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Taiwan's main opposition grouping on Wednesday approved an application by disgraced ex-president Chen Shui-bian to rejoin the party despite fears the move would damage its image.
Chen, who is serving a 20-year sentence for corruption, quit the Democratic Progressive Party (DPP) in 2008 after money-laundering allegations against him and his family surfaced.
He was sentenced to life in prison in 2009 but the term was reduced on appeal.
The 62-year-old applied in May to rejoin the party he once led. The application was approved by a screening committee.
Chen's supporters were overjoyed but the decision sparked criticism from within the party.
Former parliamentarian Lin Cho-shui said the move was "shameful" for an idealistic party.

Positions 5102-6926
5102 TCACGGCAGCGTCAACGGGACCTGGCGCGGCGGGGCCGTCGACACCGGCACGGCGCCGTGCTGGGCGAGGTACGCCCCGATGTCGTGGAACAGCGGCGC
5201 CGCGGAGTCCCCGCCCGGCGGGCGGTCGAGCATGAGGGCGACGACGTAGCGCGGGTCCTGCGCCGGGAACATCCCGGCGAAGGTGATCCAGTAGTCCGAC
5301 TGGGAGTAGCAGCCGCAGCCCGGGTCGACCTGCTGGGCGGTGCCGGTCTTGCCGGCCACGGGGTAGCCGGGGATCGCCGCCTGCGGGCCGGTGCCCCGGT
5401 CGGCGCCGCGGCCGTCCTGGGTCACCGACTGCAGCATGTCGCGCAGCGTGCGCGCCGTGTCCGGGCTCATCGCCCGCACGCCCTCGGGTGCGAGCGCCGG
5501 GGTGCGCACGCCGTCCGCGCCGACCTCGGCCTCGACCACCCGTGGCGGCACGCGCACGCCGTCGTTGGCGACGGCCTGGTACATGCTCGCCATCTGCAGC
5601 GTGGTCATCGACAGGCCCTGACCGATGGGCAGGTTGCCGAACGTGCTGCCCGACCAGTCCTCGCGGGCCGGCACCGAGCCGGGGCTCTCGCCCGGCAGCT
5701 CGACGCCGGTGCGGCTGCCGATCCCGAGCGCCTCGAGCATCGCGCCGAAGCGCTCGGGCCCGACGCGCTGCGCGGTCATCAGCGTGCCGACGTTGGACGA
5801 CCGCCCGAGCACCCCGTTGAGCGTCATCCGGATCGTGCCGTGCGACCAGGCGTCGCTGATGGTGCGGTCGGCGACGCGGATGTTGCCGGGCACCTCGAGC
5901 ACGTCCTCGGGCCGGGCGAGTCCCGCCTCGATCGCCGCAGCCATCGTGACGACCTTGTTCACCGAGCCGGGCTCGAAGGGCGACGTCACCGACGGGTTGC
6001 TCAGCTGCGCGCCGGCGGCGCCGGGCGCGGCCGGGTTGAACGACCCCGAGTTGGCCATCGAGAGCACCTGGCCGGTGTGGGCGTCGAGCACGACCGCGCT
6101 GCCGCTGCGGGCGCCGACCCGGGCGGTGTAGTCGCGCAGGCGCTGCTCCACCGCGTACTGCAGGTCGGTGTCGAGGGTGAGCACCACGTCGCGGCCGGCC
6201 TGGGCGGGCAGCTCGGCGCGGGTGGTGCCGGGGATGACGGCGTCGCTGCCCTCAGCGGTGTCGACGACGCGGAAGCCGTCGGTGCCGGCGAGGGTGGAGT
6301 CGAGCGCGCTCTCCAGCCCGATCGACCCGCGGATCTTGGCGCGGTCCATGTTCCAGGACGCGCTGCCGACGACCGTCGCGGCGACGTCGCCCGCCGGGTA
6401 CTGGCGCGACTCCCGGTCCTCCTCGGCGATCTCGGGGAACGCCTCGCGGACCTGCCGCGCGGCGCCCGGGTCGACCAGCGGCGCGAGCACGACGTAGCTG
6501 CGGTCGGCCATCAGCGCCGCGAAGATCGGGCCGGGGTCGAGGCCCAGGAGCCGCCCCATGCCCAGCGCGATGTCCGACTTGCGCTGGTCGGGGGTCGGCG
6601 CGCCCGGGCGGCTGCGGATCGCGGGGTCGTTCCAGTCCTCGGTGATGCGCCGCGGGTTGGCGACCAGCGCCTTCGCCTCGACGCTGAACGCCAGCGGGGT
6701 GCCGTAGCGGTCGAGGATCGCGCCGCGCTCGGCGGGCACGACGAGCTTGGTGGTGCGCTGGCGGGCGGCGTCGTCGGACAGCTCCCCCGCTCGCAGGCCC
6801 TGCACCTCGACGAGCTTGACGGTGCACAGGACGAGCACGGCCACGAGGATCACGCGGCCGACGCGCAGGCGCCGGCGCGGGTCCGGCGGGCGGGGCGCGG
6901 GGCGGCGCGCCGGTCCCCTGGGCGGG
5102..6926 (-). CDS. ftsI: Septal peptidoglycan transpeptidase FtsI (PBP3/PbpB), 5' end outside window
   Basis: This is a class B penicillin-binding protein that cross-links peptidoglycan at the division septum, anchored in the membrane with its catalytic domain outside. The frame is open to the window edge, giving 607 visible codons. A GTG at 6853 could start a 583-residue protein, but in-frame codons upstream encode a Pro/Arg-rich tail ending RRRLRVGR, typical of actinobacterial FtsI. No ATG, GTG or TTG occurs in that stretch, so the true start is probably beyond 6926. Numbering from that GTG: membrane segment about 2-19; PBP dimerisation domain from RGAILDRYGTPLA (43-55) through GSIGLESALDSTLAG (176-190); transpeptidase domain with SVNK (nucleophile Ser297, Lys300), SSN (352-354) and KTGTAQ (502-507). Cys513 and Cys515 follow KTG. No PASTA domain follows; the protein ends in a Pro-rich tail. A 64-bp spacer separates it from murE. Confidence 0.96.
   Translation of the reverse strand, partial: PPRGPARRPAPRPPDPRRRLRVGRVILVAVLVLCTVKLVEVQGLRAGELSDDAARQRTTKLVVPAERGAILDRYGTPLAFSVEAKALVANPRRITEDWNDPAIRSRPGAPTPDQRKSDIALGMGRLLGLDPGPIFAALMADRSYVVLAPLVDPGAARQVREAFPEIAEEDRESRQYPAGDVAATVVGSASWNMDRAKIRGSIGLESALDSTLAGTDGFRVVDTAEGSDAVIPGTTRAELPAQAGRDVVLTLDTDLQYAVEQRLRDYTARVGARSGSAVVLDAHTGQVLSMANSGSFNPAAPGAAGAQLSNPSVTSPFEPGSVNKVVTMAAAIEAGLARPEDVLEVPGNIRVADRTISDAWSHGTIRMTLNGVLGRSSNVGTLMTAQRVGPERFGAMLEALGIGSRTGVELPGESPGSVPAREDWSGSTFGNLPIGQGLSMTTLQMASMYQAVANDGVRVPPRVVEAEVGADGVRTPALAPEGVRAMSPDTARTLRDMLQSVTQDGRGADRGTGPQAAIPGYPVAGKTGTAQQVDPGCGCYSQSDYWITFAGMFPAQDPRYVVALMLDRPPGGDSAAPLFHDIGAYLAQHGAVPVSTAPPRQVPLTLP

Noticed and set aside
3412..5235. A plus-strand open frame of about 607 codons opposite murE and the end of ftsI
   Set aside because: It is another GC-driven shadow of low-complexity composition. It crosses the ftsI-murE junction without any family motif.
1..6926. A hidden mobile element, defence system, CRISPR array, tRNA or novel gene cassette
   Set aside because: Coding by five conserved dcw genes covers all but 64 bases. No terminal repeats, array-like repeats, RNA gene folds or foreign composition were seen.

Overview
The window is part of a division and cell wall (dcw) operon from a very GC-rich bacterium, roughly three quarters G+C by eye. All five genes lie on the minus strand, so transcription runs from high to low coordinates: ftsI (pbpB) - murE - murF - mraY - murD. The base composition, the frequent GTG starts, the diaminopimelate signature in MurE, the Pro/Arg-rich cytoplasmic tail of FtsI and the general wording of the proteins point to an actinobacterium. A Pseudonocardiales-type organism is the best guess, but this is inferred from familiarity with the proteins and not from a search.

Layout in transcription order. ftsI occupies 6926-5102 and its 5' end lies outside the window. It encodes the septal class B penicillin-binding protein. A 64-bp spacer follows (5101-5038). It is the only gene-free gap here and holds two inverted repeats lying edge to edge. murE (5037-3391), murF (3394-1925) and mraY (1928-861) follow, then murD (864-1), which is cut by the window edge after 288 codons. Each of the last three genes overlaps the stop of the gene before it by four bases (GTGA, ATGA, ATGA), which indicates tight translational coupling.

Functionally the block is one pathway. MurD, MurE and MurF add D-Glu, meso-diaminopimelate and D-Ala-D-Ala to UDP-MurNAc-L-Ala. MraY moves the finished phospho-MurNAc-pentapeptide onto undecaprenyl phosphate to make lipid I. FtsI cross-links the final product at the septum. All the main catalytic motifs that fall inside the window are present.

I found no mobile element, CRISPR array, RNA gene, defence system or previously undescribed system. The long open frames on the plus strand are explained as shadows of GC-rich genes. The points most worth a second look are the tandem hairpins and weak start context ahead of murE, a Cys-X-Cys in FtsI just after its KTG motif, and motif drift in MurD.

It "would be a nightmare for the next DPP presidential candidate running in the 2016 race", Lin said.
Chen was convicted of corruption and money-laundering relating to his 2000-2008 terms in office.
He and his family were accused of laundering millions of dollars by sending political donations and secret diplomatic funds abroad, and of taking kickbacks on government contracts.
The ex-leader insists that the charges against him are part of a politically motivated vendetta by the current Kuomintang government, in retaliation for his years in power when he pushed for Taiwan's formal independence from China.
The scandal severely damaged the DPP and helped bring Ma Ying-jeou of the China-friendly Kuomintang to power in 2008. Ma was re-elected in January 2012.
Chen for several months was treated for depression and other health problems in a public hospital, but was then transferred to a prison hospital to continue serving his sentence.
Doctors have recommended home care for him, according to medical documents released by his office.
But the justice ministry has rejected the recommendation, angering Chen's supporters who accuse the Ma administration of a politically-motivated decision.